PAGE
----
The studies they refer to that observed an association between processed red meat and coronary artery disease and type 2 diabetes (Mozzafarian) was from the same epidemiological data collected from annual food frequency recall surveys (ie: dodgy data that has been math tortured). If you read that study they observe no effect with unprocessed red meat, and a small effect observed with processed red meat. The movie performs some hand waving in the general direction of that study then asserts that “The link between eating meat and Diabetes is UNDENIABLE”.

Neal Barnard, Michael Greger and Caldwell Esselstyn have been vegan propagandists for decades. They appear to believe that eating animals is bad, and that the science will eventually show them to have been correct all along, but in the meantime they will cherry pick studies and torture their conclusions to try to convince us that the science is settled.

All they need to do is one Randomized controlled clinical trial over a significant fraction of a human lifespan where one cohort had animal based food and the other had identical essential nutrition from plants … and they might be able to make their case about the health outcome difference between herbivorous, omnivorous and carnivorous diets.

But I guess making quips about people eating coagulated cow pus (AKA cheese) is a substitute for doing actual work.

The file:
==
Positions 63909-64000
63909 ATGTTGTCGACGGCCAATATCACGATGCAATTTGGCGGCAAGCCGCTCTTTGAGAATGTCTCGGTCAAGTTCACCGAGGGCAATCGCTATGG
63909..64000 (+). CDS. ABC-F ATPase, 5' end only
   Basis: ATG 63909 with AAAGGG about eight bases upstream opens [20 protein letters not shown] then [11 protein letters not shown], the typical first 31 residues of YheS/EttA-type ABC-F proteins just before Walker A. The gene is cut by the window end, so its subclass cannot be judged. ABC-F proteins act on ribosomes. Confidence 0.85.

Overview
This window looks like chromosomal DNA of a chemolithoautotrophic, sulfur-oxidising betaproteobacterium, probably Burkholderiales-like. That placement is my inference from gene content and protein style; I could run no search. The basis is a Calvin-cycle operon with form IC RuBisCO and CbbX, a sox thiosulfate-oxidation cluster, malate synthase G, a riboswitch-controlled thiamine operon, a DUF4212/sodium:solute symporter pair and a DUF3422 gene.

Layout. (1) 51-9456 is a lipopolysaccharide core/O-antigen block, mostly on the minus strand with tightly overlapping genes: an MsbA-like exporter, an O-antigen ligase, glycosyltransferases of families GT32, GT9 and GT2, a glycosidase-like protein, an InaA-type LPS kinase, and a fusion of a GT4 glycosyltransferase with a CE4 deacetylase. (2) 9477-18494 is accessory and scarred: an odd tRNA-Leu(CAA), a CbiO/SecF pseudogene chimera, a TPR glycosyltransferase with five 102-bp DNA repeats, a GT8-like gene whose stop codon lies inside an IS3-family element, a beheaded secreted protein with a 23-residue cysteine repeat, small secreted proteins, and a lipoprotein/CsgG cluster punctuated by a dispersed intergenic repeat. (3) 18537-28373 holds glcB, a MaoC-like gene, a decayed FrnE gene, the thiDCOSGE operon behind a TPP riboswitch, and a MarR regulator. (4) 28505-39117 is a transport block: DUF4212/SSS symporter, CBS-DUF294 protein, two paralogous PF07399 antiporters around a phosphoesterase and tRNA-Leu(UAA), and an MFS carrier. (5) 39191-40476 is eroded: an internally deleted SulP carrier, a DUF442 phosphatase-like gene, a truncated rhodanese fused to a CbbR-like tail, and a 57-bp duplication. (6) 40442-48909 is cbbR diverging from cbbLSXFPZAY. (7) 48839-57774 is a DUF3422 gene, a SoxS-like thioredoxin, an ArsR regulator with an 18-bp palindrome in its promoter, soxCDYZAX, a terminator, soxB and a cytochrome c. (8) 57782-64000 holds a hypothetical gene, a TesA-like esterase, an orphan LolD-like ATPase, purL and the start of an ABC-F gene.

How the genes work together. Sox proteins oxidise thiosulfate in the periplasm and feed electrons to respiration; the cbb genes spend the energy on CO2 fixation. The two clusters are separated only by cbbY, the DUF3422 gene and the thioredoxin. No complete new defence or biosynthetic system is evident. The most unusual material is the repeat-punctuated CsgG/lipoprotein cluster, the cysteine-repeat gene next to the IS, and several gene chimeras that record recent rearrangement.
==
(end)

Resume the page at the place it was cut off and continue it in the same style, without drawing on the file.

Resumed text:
#37

I’m enjoying a plant-based keto diet. I still eat the occasional salmon or kangaroo steak and I eat eggs too. I feel great on this diet and have tonnes of energy. Neither coconut oil nor bacon agree with me at all… which sucks because bacon is delicious! Or maybe it’s a blessing… if it turns out to be harmful.

The trouble with most vegans is their morality blinds them. The biggest logical fallacy I see is that the odds that every single animal product on the planet is bad for your health is so ridiculously small. Yet vegan propaganda consistantly states exactly that. Nothing, nada, zilch. They can’t find one single animal-cell from even the tiniest amoeba that is useful nourishment. Also, they say there’s nothing neutral or benign. It’s just ALL BAD according to vegans.

Anyone with an ounce of sense knows that vegan “facts” are far too conveniently aligning perfectly with their morality and the real science is likely to lie somewhere in the grey area.


(Crow T. Robot) #38

Thanks for the taking one for the team. That was an epic response!

It really comes down to this. These are ‘true believers’, which is not to say it means everything they say must be false – that would also be a logical fallacy – but that you have to be doubly careful to verify their statements. However, their presentations are exclusively as Richard described them: big assumptions based on confounded associational data, a big helping of moralizing, and they declare the science unquestionable. For anyone with some critical thinking skills, it’s as transparent as anything.


#39

A review of What the Health by Robb Wolf:

https://robbwolf.com/2017/07/03/what-the-health-a-wolfs-eye-review/
I watched the movie and provided a time index for the various portions that I felt were particularly important to comment on. The time refers to the duration of the movie remaining. There are some things that I know I missed as there are sections of the movie in which claims are made in a rapid fire fashion …


(Jim) #40

I couldn’t make it past the 1/2 hr mark